# What is the best way to calculate variations in percentage?

I have developed a SaaS for hotels to calculate their environmental impact. In the dashboard I need to show a percentage of annual variation. That is, I need to be able to see how much the consumption of water, electricity, gas, waste, etc… has changed.

How should I do the calculation? What is the most efficient way to do it so that it does not consume too much WU?

I am scared that doing the do a search for 7 times (1 per KPIs) would insanely increase my WU consumption

Thank you!

How is the annual usage stored in the DB? Tell us about your data structure.

1st may be try to make your calculation then think about optimisation

I have 1 data type per KPI (electricity, gaz ,water, waste, laundry, CO2)

The data is divided by month in the database.

I already day the following calculation:

((Do a search for electricity 2023 each item item electricity:sum - Do a search for electricity 2024 each item item electricity:sum) / Do a search for electricity 2023 each item item electricity:sum) *100

It does the calculation but now keep in mind that I have to do the same calculation 7 times in the dashboard…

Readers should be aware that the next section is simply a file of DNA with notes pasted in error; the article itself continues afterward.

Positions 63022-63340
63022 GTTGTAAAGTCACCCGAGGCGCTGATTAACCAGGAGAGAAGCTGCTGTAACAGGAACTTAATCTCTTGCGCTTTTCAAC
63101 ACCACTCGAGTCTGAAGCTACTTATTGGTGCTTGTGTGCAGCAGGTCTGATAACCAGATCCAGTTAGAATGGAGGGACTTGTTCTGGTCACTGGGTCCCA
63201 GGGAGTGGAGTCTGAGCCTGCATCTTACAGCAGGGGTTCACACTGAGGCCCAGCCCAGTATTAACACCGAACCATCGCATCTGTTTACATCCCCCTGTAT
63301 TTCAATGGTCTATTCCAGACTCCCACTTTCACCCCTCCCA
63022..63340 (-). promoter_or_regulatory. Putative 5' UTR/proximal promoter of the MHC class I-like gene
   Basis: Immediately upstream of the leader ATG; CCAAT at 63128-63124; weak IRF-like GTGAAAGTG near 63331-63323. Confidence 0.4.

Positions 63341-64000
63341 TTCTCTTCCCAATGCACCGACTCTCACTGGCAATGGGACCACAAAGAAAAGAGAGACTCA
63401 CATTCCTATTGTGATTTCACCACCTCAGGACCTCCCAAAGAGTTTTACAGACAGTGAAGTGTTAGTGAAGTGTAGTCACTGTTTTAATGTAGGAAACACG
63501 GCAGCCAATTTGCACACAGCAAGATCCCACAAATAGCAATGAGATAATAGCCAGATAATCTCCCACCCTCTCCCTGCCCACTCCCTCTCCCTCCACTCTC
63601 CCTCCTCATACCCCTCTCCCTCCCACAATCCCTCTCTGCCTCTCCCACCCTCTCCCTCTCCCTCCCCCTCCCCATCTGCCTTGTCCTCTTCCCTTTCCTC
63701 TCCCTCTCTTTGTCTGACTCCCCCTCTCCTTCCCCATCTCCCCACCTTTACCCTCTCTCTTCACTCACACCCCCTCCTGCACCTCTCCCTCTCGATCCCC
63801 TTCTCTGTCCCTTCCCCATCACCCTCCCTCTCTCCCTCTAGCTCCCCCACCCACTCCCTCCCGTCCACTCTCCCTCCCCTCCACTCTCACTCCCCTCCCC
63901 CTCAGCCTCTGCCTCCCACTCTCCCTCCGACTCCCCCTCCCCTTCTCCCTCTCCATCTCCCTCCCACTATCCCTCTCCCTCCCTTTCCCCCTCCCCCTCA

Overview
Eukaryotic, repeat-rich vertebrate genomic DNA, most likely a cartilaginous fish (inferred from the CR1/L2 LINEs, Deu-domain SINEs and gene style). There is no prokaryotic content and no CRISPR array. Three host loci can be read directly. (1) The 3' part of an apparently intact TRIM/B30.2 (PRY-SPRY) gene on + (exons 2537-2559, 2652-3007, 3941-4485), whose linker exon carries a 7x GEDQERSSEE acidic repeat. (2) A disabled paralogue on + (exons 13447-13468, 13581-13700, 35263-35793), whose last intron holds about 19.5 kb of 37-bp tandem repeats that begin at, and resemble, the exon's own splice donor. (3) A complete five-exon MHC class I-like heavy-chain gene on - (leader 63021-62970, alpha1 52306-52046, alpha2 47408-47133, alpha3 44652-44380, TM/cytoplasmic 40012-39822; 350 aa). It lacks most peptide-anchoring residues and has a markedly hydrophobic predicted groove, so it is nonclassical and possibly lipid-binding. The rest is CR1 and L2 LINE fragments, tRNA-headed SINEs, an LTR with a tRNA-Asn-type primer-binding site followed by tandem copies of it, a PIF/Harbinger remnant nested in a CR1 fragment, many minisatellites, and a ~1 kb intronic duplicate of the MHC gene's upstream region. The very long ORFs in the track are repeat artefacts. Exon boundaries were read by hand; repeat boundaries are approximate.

Did it really consume so many WU ?

Are you sure that’s the right approach, versus one data type for the value/date etc with an option set for the resource (gas/electric/CO2)?

Your expression seems fine, the alternative would be storing a calculated number in a different Thing that gets updated with a DB trigger whenever any relevant values change. May work out more efficient depending on the read/write ratio.

I’m not sure I follow you… What do you mean by option set in that case? How would that be done?

Thanks!

Presumably all of your KPI data types are very similar… they all include a value, a year, the User etc

The KPI is the measurement (the Thing). The difference is what you’re measuring (i.e, a property of the Thing = a field, in this case defined by an option set).

This depends on how you’re actually using these KPIs and what you’re storing on them but you get the idea.